Unfortunately, we introduced a few lines of ugly builder = builder.set() code. It’s time for the fluent interface to step in and save the day by making it look nicer.

Fluent Interface

Continuing on the example of the previous section, we’re trying to make our builder code better readable by applying a fluent interface to it. It’s important to understand that we’re not really changing any logic or behavior. Fluent interface is a pattern, which usually relies on method chaining. Each method call returns the own object, or the next logic object in our creation chain.

If we apply this concept to our StudentBuilder our code would change to:

StudentBuilder builder =  
    new StudentBuilder()
        .setName("Norman");
        .setEmail("norman@futurestud.io");
        .setIpAddress("127.0.0.1");
        .setCreditCardNo("4111 1111 1111 1111");

Student student;  
try {  
    student = builder.build();
    // todo create account
}
catch (Exception e) {  
    // todo show error message
}

That looks a lot nicer and still contains the builder pattern goodies from our previous section. You can see quite nicely why the two patterns are often used together.

In this case, the fluent interface just connects function calls between the StudentBuilder object. However, it’s even more powerful when it cascades through multiple objects. For example, we could change our code to:

try {  
    new StudentBuilder()
            .setName("Norman");
            .setEmail("norman@futurestud.io");
            .setIpAddress("127.0.0.1");
            .setCreditCardNo("4111 1111 1111 1111");
            .build()
            .saveStudent();
}
catch (Exception e) {  
    // todo show error message
}

Here, we don’t create a specific Student object. We just call build() on our StudentBuilder. Thanks to the fluent interface and the returned Student object we can directly continue with our calls and create the student account.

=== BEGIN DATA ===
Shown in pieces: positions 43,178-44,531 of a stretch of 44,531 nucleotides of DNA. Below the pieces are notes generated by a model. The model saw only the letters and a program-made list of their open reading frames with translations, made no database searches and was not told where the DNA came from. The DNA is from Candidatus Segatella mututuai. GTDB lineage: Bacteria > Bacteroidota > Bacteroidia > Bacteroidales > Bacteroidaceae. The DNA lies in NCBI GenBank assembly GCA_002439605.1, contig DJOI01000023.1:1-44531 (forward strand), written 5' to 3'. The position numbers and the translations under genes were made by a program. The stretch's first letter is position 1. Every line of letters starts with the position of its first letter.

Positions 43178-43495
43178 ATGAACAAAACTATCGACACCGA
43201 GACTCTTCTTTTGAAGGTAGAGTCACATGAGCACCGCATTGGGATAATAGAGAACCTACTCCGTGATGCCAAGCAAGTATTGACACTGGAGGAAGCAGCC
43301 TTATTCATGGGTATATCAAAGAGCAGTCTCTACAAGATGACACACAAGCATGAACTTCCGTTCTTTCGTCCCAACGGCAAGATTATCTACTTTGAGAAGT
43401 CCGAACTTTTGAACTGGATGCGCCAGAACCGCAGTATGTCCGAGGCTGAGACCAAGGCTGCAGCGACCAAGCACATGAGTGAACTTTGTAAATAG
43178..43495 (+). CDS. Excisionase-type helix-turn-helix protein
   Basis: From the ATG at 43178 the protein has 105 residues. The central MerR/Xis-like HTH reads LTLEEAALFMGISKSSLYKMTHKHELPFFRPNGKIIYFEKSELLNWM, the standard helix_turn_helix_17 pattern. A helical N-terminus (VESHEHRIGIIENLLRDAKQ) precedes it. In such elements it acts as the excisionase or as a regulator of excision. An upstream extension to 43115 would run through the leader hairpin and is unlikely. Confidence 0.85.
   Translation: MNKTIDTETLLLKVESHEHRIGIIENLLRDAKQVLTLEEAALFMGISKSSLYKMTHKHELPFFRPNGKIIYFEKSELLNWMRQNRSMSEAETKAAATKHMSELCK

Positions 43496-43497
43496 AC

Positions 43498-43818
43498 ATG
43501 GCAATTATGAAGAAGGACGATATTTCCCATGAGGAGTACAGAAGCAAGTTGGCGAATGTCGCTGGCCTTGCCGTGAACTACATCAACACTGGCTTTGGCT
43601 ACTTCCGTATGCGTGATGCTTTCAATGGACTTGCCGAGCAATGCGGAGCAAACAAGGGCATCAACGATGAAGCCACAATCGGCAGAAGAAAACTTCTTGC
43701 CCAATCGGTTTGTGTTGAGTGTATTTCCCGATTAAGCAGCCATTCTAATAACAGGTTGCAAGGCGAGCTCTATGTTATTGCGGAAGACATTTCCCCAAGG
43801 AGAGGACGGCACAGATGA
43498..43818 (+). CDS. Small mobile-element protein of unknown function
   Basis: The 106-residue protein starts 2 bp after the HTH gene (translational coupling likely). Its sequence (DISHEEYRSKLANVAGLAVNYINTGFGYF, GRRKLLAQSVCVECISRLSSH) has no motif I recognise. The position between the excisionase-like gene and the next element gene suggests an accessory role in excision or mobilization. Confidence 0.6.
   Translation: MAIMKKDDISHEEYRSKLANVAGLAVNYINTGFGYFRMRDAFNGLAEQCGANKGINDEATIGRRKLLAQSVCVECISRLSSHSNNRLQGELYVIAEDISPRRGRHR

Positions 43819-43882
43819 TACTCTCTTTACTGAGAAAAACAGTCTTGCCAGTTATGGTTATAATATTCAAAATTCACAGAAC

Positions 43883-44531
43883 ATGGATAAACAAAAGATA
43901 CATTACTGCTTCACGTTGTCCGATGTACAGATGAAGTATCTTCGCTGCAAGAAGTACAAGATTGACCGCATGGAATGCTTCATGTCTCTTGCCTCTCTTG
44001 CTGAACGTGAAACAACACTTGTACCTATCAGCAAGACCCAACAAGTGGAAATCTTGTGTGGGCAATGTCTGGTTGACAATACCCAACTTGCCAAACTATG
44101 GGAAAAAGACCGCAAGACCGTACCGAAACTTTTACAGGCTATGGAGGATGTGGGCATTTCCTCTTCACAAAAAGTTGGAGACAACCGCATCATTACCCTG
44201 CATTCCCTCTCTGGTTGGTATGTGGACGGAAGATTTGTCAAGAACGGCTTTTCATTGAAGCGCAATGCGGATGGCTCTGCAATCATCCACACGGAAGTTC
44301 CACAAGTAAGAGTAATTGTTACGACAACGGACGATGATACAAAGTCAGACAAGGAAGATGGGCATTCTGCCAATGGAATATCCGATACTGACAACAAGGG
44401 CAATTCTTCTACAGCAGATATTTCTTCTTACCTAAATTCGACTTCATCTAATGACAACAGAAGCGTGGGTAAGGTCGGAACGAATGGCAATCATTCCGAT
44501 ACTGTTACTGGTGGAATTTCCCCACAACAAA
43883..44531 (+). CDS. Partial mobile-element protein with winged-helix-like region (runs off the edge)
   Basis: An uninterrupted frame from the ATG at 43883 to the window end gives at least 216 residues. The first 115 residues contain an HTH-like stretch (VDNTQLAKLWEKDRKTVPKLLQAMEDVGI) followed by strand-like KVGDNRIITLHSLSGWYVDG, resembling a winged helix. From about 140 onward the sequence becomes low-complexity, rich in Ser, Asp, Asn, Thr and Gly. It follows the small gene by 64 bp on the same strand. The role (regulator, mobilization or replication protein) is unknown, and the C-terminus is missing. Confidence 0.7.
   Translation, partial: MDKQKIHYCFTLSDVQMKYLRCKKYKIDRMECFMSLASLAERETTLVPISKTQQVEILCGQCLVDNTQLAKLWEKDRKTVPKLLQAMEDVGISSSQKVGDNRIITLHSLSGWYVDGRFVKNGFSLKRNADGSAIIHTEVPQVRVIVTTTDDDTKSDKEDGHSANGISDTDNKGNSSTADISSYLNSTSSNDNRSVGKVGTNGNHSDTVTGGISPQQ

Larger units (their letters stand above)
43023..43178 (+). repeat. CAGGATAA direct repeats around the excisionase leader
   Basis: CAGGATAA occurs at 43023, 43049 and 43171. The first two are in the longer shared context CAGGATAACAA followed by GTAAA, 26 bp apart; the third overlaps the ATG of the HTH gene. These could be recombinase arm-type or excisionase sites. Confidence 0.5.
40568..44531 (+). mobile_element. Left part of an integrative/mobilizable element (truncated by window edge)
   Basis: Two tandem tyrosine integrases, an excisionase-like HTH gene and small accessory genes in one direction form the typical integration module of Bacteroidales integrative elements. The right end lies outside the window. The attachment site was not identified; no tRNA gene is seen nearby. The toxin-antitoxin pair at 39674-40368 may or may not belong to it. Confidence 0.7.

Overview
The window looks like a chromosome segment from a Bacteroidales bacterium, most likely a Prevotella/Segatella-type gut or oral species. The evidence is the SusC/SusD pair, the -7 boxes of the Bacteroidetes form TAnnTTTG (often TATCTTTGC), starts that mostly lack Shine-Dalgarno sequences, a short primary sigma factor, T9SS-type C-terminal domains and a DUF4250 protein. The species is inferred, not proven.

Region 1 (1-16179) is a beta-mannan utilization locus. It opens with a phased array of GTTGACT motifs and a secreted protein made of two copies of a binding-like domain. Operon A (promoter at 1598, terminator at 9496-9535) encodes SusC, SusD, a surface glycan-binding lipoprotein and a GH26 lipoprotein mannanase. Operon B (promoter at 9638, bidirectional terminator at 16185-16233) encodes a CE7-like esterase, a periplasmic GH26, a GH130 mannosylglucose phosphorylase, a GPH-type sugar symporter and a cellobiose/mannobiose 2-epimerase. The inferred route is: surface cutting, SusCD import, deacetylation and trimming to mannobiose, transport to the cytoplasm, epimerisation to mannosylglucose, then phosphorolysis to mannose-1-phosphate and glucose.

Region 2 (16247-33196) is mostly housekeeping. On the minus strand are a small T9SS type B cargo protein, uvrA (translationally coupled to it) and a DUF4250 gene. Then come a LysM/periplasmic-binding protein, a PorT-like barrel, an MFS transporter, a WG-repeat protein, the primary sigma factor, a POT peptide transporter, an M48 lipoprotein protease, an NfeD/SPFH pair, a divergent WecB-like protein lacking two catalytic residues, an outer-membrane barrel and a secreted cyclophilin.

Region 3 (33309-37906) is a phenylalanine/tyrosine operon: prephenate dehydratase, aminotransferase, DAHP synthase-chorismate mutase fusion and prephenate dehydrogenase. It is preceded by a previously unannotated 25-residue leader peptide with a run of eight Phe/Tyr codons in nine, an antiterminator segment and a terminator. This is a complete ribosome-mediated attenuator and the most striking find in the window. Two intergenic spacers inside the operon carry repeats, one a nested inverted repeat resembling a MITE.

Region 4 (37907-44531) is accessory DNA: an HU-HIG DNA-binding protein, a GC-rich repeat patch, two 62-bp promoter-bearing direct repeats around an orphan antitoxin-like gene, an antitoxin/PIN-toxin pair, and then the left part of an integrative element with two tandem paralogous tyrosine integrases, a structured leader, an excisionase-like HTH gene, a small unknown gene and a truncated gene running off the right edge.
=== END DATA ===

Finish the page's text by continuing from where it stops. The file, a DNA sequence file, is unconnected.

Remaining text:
In more complex implementations, the fluent interface cascades through multiple steps. You can see an excellent example on Android with the image loading library Glide.

Retrofit’s Builder with Fluent Interface

In the previous two sections you’ve learned what the fluent interface and the builder pattern are used for and why they’re often appearing together. Retrofit’s object creation for an instance of the Retrofit class deals with the same issues as we’ve described above. It also sets some default values in the builder (like the OkHttp network layer) while exposing additional configuration to us in a clean way.

Let’s look at a specific example:

HttpLoggingInterceptor logging =  
        new HttpLoggingInterceptor()
                .setLevel(HttpLoggingInterceptor.Level.BODY);

Retrofit retrofit =  
        new Retrofit.Builder()
                .addConverterFactory(new PolymorphicCustomConverter())
                .addConverterFactory(GsonConverterFactory.create())
                .client(
                        new OkHttpClient.Builder().addInterceptor(logging).build()
                )
                .baseUrl("http://api.github.com/)
                .build();

We’re utilizing the Retrofit.Builder class to set some configurations, like the base URL and the converters, and finally get the Retrofit instance by calling build(). Theoretically, we could directly continue on the Retrofit object for further actions, like creating an API client.

Hopefully, you noticed our little easter egg as well. We snuck another builder into the code snippet: OkHttpClient.Builder(), which creates the OkHttp network client with integrated logging of the HTTP body.

Outlook

In this tutorial you’ve learned about the builder and fluent interface patterns and how they’re used in Retrofit.

Obviously, this was only a quick introduction to these two patterns. There are more details to explore, if you want to get deeper into them. We can highly recommend the Head First Design Patterns book for a detailed overview over software design patterns.

If you’ve feedback or a question, let us know in the comments or on twitter @futurestud_io.

Make it rock & enjoy coding!